So far, I have a good feeling about this. Little Man is excited, the teachers seem caring and positive, and the children in the class seem really friendly - after the first day, one of the little girls in his class recognized him at the playground and went running up to him. This would be a major change no matter where we are, but the additional language difference makes the whole experience a little stranger. I'm glad it's off to a good start, and looking forward to what the rest of the school year will bring.

What's you're experience with the transition to "big school?" Did you experience this change at home or abroad? Or are you anticipating a school transition soon?

23 October 2013

A Parisian Promenade (III)

I know that I've packed in a lot of Paris the last few posts (I and II), and I promise this is the last one, but I really can't help but share everything we did. The city is full of beauty and history, and with a great Metro system and a deal like the Paris Museum Pass available to visitors, it was well worth the visit.

Since I wanted to hit all the well known sites that Paris is known for, after we finished our visit to Napoeon's Tomb at Les Invalides, we made our way over to the Notre Dame Cathedral. On our way, we decided to detour up to the bistros of the Latin Quarter and get a mid-afternoon lunch. We just picked a restaurant and ordered French onion soup and red wine for the adults and a plate of frites for the Little Man. While it was massed produced French onion soup for the tourists, it was still better than what I can make at home, and we pronounced it delicious.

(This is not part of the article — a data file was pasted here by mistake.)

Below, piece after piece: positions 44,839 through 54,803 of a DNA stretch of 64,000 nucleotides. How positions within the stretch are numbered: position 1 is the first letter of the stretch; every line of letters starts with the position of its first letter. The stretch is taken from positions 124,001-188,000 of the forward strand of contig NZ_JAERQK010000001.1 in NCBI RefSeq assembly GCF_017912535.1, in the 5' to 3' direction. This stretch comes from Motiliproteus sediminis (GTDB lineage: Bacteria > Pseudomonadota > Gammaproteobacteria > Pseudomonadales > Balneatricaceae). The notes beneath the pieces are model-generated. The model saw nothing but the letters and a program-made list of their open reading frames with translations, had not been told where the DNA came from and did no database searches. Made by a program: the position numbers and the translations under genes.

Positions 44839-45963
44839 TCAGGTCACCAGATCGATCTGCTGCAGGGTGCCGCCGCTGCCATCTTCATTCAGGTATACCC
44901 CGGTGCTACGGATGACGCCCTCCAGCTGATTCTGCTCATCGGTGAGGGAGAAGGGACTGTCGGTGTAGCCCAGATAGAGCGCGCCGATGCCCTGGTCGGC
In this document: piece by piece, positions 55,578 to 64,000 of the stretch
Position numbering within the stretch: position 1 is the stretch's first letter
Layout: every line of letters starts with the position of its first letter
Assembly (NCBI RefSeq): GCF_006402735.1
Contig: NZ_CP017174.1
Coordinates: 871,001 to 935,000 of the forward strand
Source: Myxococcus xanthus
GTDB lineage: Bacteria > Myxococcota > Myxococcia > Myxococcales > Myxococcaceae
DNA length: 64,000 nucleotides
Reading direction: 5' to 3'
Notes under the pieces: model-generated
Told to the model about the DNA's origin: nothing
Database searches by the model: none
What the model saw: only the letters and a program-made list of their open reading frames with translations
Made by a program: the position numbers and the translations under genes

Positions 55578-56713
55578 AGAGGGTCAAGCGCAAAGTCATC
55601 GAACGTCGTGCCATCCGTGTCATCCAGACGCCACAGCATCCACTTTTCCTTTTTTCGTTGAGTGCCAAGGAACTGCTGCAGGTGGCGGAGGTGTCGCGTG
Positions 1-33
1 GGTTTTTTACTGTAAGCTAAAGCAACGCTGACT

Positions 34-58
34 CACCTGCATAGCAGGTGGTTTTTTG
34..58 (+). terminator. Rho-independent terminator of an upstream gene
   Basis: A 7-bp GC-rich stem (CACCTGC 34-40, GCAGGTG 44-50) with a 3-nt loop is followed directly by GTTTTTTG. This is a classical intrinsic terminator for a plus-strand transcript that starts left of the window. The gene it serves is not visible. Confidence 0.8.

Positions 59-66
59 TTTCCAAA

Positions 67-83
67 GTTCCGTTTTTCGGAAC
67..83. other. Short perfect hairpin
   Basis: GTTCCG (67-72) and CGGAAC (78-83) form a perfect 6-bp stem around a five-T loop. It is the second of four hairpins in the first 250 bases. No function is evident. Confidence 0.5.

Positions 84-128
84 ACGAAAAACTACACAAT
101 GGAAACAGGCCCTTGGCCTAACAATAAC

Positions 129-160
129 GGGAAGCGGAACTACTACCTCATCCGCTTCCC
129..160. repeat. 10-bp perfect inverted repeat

I take lousy food pictures, but this stuff
was good. 

We walked towards Notre Dame and the little stalls along the Seinne that sell prints, old books, and tchotchkes. We didn't end up buying anything, but it was fun to poke around and see what people were selling.

Prints, tourist junk, and more!

The light was good on Notre Dame, so we snapped a few exterior photos, but didn't go into the cathedral. We did however, use our Museum Pass to go into the Crypt Archeologique de Notre Dame. There used to be buildings and streets right up against the cathedral on all sides, and the crypt is a unique display that shows some of the ruins that were excavated in the late 1960s and early 1970s. Information is provided in French, English, and Spanish about the history of the location, the specific buildings that were uncovered, and the process of the excavation. Entry is €5 per adult, but free with the pass. This was an interesting and relatively quick visit - and we would not have made the visit inside without the pass, but I'm glad we were able to go in.

Mark and Little Man with Notre Dame in the background.

Ruins below the Notre Dame square.

Another view of the ruins